The industry is hopeful that the ongoing Winter Session would conclude with the passage of the bill in the Rajya Sabha, as it has already been approved by the Lok Sabha.
what is GST ?
The GST is a tax which is levied on the consumption of goods and services at a uniform rate. The Constitution empowers both the Central and state governments to levy taxes on varying transactions. Customs duties, central excise duty, service tax is levied by the Central government, while the state governments levy VAT (value added tax), entry tax, octroi, entertainment tax etc.
- Due to inconsistency of definitions, taxable event, classification and interpretational differences under several indirect tax laws, there are multiple issues within the current indirect tax environment. For example, certain transactions are taxed as a “sale” as well as a “service”.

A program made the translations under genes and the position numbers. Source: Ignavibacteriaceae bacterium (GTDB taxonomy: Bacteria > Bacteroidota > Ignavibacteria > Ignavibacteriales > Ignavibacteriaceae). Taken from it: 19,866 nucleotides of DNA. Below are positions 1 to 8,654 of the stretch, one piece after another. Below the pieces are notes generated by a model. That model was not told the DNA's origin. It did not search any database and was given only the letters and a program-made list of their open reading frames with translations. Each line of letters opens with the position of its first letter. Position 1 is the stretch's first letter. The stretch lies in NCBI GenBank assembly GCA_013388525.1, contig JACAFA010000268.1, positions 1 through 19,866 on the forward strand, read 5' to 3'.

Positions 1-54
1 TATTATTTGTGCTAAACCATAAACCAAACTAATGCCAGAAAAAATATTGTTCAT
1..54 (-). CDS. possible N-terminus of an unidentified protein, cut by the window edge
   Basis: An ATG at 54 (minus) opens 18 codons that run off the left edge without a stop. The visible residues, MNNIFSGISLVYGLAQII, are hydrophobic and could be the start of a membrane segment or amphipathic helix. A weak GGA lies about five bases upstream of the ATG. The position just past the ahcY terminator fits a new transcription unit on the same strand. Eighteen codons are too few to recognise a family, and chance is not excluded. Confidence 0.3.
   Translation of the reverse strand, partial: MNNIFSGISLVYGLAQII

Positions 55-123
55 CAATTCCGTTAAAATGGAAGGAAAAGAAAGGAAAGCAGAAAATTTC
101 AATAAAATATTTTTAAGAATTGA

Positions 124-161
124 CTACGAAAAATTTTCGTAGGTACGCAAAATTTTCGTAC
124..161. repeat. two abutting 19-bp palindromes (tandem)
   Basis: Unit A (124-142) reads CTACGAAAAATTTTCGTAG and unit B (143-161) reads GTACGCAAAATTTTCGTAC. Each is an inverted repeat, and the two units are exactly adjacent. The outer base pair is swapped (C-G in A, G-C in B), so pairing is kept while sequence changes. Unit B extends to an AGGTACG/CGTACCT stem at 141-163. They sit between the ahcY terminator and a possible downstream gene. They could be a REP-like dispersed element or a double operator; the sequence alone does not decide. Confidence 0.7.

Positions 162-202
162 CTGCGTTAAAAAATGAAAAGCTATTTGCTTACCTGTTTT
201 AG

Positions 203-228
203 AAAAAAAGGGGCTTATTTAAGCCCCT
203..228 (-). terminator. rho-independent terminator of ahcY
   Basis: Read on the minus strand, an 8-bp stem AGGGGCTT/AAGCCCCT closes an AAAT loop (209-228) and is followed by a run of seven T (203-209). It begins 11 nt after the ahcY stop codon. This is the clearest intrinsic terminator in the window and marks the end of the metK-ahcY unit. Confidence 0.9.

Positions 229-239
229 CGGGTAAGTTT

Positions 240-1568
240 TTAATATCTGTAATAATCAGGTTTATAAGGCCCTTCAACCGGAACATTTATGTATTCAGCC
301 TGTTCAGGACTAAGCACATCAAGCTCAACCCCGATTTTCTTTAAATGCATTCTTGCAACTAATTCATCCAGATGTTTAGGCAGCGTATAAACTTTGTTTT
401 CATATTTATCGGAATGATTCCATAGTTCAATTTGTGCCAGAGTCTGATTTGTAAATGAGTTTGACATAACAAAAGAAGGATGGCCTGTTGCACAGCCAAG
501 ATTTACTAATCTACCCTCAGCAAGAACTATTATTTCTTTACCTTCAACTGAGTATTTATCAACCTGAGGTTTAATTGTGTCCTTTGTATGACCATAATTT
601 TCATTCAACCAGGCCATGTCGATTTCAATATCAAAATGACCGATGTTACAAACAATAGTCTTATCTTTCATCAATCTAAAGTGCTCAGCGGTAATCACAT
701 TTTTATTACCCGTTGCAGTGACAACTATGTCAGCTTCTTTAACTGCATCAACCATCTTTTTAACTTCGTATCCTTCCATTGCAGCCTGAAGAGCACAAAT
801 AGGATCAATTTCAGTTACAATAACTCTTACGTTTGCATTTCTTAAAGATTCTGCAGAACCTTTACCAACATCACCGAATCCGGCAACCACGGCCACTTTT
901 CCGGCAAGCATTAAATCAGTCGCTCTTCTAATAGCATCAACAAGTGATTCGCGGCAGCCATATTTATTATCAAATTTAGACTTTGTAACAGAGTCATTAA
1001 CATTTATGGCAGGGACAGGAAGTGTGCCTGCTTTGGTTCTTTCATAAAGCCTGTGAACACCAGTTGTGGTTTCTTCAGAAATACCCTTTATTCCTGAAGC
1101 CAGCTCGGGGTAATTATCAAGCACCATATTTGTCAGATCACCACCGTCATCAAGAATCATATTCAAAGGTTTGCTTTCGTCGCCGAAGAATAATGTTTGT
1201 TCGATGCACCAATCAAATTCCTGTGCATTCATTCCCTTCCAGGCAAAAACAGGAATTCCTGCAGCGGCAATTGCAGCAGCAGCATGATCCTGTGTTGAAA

- Credit is not available across indirect taxes which results in tax-on-tax, also known as “cascading”. There are numerous compliances that need to be fulfilled under several indirect tax regimes which create challenges to businesses. The GST offers an opportunity to mitigate many ills existing in the current tax environment and therefore is necessary.
- As India has a federal setup, the GST structure that is being proposed is unique. It is revolutionary as it involves both the Central and state governments to be empowered to levy and administer taxes on the same taxable event which would be the “supply” of all goods and services.
- The dual GST model that is being planned will include every transaction, whether goods or services, and shall have a central GST component as well as a state GST component. The GST proposed would shift the tax base from production to consumption, making it a destination-based tax.
- The biggest benefit is that multiple taxes will no longer remain. This means that taxes like excise duty, service tax, central sales tax, state VAT, entry tax etc, will all be subsumed within GST. Businesses thus will not have to deal with multiple taxes and tax authorities. To sum up, the GST regime is expected to lead the transition from the existing “complex” tax system to a relatively “simpler and unified” one.